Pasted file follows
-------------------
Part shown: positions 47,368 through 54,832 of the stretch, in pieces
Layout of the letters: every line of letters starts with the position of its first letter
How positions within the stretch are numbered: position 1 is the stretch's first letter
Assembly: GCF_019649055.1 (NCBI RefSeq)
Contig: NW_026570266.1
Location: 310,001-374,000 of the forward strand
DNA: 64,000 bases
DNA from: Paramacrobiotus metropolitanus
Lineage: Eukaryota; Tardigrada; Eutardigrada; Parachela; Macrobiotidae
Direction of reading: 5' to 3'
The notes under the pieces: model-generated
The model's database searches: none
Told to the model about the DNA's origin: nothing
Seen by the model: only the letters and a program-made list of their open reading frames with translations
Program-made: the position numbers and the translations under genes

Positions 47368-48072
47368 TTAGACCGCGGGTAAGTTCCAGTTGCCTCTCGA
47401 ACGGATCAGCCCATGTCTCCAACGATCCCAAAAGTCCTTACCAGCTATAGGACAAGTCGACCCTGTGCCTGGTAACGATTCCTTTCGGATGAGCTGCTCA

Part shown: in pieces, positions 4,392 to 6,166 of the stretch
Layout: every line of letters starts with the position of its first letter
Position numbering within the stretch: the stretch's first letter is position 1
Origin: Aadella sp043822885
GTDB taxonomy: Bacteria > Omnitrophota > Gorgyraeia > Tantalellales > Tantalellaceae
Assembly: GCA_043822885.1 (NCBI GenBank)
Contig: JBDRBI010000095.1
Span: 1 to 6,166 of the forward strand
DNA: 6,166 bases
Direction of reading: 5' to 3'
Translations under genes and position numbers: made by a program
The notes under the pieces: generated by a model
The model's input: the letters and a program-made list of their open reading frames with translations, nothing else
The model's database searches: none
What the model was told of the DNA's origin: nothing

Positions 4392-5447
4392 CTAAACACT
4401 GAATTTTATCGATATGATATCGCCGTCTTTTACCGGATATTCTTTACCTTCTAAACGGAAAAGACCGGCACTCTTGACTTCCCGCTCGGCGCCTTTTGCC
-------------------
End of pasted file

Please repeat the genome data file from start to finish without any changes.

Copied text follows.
Part shown: positions 47,368 through 54,832 of the stretch, in pieces
Layout of the letters: every line of letters starts with the position of its first letter
How positions within the stretch are numbered: position 1 is the stretch's first letter
Assembly: GCF_019649055.1 (NCBI RefSeq)
Contig: NW_026570266.1
Location: 310,001-374,000 of the forward strand
DNA: 64,000 bases
DNA from: Paramacrobiotus metropolitanus
Lineage: Eukaryota; Tardigrada; Eutardigrada; Parachela; Macrobiotidae
Direction of reading: 5' to 3'
The notes under the pieces: model-generated
The model's database searches: none
Told to the model about the DNA's origin: nothing
Seen by the model: only the letters and a program-made list of their open reading frames with translations
Program-made: the position numbers and the translations under genes

Positions 47368-48072
47368 TTAGACCGCGGGTAAGTTCCAGTTGCCTCTCGA
47401 ACGGATCAGCCCATGTCTCCAACGATCCCAAAAGTCCTTACCAGCTATAGGACAAGTCGACCCTGTGCCTGGTAACGATTCCTTTCGGATGAGCTGCTCA

Part shown: in pieces, positions 4,392 to 6,166 of the stretch
Layout: every line of letters starts with the position of its first letter
Position numbering within the stretch: the stretch's first letter is position 1
Origin: Aadella sp043822885
GTDB taxonomy: Bacteria > Omnitrophota > Gorgyraeia > Tantalellales > Tantalellaceae
Assembly: GCA_043822885.1 (NCBI GenBank)
Contig: JBDRBI010000095.1
Span: 1 to 6,166 of the forward strand
DNA: 6,166 bases
Direction of reading: 5' to 3'
Translations under genes and position numbers: made by a program
The notes under the pieces: generated by a model
The model's input: the letters and a program-made list of their open reading frames with translations, nothing else
The model's database searches: none
What the model was told of the DNA's origin: nothing

Positions 4392-5447
4392 CTAAACACT
4401 GAATTTTATCGATATGATATCGCCGTCTTTTACCGGATATTCTTTACCTTCTAAACGGAAAAGACCGGCACTCTTGACTTCCCGCTCGGCGCCTTTTGCC